Moral hazard is a wonderful thing, when you are the beneficiary of it. It is a situation where people who make bad decisions or bad choices do not pay the price for those choices.
Consider a child who steals the toys of another child but is not punished for the theft. Rather, it is the classroom or other parents who have to contribute to replace the stolen toy. What message is sent to the child who stole? You are good to go.
Moral hazard has plays out in all sorts of areas in the economy, but it is a big thing in insurance (formal and informal).
Consider 2 houses in a bush fire area; one house has fire insurance and the other has not. A fire destroys both houses. What happens? The owner of the insured house has to fight with the insurance company every step of the way. The owner of the uninsured house will go to Government and then get a bail out. Does this sound familiar? What message does this send to anyone else living in a bush fire area?
Ditto flood insurance. Consider a state that under-insured against the risk of flood and then went to the citizens of other states to bail them out, literally and metaphorically.
It happens all the time, and more often than not, it is government that likes to socialise the costs onto all citizens. But hey. The politicians get a great press conference out of it showing how generous and caring the government is. It shouldn’t happen, but it does and it completely distorts the operation of markets. Free healthcare anyone? Electricity outage anyone?
Which brings us to the political issue du jour, Parliamentarians compliance with Section 44 of the Constitution.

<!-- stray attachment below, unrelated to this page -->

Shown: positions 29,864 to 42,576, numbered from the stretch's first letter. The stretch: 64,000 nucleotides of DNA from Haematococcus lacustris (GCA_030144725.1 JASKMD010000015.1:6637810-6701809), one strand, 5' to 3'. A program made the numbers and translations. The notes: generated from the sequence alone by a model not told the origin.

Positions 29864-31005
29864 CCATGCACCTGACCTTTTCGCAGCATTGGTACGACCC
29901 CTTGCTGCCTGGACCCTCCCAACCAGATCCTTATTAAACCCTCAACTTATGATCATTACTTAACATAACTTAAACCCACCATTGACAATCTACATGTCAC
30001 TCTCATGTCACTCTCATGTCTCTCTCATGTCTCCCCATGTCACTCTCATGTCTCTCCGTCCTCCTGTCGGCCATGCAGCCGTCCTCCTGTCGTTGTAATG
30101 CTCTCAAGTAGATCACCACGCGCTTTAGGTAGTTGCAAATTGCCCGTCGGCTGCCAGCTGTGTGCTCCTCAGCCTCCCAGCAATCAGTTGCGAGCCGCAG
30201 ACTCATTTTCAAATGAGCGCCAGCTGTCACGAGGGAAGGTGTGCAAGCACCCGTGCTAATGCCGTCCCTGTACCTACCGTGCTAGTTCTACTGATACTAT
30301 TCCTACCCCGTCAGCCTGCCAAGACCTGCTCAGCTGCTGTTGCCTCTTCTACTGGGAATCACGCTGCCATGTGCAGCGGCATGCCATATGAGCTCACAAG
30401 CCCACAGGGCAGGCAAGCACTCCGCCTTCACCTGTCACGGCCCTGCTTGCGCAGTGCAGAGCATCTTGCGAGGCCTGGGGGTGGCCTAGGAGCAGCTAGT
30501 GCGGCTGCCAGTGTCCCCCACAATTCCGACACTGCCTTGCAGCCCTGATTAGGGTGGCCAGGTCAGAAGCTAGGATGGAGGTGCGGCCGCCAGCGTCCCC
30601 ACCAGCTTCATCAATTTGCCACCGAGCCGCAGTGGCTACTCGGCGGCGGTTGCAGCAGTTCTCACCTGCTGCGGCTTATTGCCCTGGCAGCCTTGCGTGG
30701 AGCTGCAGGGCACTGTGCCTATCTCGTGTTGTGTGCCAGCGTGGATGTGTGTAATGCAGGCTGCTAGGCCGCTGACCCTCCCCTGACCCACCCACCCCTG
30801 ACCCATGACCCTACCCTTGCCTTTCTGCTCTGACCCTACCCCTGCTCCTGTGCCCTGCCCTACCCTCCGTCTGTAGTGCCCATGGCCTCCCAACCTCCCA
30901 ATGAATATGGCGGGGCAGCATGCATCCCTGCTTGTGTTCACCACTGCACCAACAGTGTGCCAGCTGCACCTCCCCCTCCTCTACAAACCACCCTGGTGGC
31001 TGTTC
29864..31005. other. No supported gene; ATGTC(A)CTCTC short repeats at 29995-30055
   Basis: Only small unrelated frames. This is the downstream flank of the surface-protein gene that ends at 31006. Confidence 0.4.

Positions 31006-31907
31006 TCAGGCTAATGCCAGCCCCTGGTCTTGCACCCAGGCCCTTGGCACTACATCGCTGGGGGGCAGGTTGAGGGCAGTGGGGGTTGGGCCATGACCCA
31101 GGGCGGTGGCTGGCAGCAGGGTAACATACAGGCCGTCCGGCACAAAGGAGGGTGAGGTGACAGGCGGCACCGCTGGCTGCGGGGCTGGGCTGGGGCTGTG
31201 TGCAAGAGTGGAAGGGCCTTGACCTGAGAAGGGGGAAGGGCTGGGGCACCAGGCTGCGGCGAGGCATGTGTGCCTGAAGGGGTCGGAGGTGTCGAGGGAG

As Sparticus has previously disclosed, he is not a lawyer. He can see his reflection in the mirror. But his question is this. When replacing a disqualified Senator, the disqualified senator is treated as never having been on the ballot and the next person on the list is appointed. Why does this not apply to House of Representative replacements?
Why, as in the case of New England, can’t the Australian Electoral Commission just pull out the ballot papers from the previous election and just work out who would have won if Barnaby Joyce was not there?
If the Electoral Commission behaved like that, you would think that the political parties would be extra careful in vetting their candidates. It’s not like Section 44 was added to the Constitution in the last couple of years or that the High Court has not considered Section 44 issues before.
The price of this stuff up is not paid by those who made the stuff up. It is paid by everyone else.
But what about the cost of the by-election, and by-elections in general. Why are not the costs of by-elections for voluntary resignations (Joe Hockey or Kevin Rudd anyone) charged to the political party of the resignee? The parties have failed to properly vet their candidate. What price are they paying?
It’s even worse that that. Based on the 2016 election, every first preference vote attracts $2.63. It is not beyond the realm of possibility that the New England by-election could be a fund raiser for the National Party with them receiving more funding than it costs them to run a campaign.
Why are we tax payers being forced to meet these costs?
But citizens should not fret. Your money is always easier to spend than their money.
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